Referring to the drawing generally, a connecting rod 11 is first cast of aluminum or similar material of a lightweight nature and of inadequate hardness to form a roller bearing race with the connecting rod blank having openings 13 and 15 near opposite ends thereof. The opening 13 is then reamed or bored to a preferred internal diameter and steel sleeve 17 is press fit within the opening 13. A roller or sleeve bearing assembly 19 may be positioned within the opening 15. A series of rollers 27 is then positioned about the inner bearing race portion 25 as by wax bonding the rollers to a strip and wrapping the strip about the crankpin and moving the connecting rod 11 and associated sleeve 17 over portions 21 of crankshaft 23 and into their final aligned position with the bearing race portion 25 to trap the rollers 27 therebetween. Further assembly such as passing a piston wrist pin through the bearing 19 and assembling the crank connecting rod and piston within an engine housing may occur at any convenient time in the assembly process.

Positioning the rollers 27 about crankshaft 23 and thereafter aligning the sleeve and crankshaft traps the rollers between sleeve 17 and inner bearing race 25. The sleeve 17 has an inner surface 29 which forms the outer bearing race and the cylindrical surface 25 of crankshaft 23 forms an inner bearing race with the cylindrical surface of the inner bearing race 25 being generally parallel to and displaced from the crankshaft axis of rotation 31 further journalling of the crankshaft 23 may occur in any conventional manner. Crankshaft 23 includes the enlarged crankshaft portions or shoulders 33 and 35 which trap the rollers 27 in an axial direction while the sleeve 17 confines those rollers radially inwardly and the inner bearing race 25 confines rollers 27 radially outwardly. So long as no further substantial axial movement between the sleeve 17 and cylindrical surface 25 occurs, the rollers 27 will remain trapped therebetween. The piston pin bosses restrain the axial movement of the rod after engine assembly. Surfaces 25 and 29 are typically hardened.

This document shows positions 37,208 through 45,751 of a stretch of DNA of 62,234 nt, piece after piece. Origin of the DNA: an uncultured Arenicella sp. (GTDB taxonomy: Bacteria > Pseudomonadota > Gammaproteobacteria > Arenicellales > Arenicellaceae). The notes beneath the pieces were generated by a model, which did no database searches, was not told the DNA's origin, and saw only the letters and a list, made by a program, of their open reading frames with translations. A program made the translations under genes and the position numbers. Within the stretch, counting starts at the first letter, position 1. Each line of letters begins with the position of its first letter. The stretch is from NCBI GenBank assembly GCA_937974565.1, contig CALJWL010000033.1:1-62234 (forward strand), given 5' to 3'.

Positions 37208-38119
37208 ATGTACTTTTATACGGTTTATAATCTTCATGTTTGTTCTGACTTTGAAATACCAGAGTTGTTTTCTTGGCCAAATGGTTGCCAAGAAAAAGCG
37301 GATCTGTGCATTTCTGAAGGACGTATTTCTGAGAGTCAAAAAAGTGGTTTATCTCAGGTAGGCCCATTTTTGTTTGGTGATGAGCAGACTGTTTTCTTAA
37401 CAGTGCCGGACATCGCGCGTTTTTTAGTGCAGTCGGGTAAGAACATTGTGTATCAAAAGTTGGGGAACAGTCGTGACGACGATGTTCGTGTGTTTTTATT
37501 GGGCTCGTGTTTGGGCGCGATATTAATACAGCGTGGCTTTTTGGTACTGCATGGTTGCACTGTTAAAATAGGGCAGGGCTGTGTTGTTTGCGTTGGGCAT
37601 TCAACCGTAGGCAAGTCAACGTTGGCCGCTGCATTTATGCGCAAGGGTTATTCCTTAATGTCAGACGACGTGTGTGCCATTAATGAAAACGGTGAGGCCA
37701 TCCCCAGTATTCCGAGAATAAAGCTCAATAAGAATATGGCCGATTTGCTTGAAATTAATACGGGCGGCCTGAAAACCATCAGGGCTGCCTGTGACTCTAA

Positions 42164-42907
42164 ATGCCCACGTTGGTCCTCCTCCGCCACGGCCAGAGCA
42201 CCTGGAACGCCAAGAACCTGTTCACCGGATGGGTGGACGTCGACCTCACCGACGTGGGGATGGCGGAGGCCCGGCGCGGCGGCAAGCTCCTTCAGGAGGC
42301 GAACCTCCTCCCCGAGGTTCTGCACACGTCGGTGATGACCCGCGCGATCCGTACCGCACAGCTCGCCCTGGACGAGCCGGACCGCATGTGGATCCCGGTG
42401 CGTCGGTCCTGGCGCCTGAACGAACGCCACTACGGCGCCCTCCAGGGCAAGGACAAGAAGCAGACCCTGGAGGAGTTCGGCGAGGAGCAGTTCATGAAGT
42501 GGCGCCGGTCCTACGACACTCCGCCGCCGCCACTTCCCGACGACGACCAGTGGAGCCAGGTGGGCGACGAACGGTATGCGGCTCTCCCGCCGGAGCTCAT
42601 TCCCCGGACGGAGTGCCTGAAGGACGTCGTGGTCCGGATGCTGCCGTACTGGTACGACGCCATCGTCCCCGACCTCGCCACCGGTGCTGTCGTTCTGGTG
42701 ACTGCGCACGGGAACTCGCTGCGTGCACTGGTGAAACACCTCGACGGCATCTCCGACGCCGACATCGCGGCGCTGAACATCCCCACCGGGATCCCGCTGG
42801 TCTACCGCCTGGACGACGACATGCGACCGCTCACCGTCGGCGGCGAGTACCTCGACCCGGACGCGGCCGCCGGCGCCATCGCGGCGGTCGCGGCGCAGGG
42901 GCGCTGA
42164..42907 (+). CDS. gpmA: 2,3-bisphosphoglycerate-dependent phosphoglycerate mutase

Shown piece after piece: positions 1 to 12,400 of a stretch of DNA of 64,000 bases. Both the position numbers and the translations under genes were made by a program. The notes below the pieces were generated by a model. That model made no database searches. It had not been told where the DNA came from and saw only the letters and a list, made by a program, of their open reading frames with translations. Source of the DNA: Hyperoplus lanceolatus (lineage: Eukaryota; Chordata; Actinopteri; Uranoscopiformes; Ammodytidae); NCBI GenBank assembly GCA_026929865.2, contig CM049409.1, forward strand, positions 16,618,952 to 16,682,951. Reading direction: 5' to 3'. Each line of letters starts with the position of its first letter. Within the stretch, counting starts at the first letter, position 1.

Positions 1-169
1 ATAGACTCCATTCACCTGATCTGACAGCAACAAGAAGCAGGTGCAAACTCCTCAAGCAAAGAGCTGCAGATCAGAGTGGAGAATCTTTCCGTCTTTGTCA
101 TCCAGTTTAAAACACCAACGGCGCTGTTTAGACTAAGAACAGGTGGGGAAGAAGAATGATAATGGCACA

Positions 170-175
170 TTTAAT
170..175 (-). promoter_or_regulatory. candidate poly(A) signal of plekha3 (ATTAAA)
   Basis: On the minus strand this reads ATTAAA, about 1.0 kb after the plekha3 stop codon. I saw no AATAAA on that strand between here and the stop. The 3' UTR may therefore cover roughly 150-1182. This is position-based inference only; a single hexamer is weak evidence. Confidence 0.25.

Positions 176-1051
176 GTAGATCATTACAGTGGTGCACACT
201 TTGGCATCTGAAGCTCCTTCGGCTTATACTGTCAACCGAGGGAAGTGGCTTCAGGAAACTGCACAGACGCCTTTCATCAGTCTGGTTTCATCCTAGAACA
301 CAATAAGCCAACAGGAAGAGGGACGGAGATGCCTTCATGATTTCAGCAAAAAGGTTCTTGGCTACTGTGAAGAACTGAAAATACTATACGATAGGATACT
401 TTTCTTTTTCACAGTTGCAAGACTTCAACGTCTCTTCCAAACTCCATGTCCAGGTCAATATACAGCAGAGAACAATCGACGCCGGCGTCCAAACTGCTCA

The cost of the aluminum connecting rod 11 and steel liner 17 with the opening 13 bored and the liner 17 positioned therein is about the same as the cost of a stamped connecting rod blank before the hardening and grinding which is required with such stamped steel connecting rods and therefore the cost of these two steps is totally eliminated by the present invention. The mass of such a steel connecting rod is about two and one-half times the mass of the aluminum connecting rod 11 and that mass reduction also results in a reduction of the mass of the crankshaft counterweight 37 thereby reducing the shaking forces in the engine.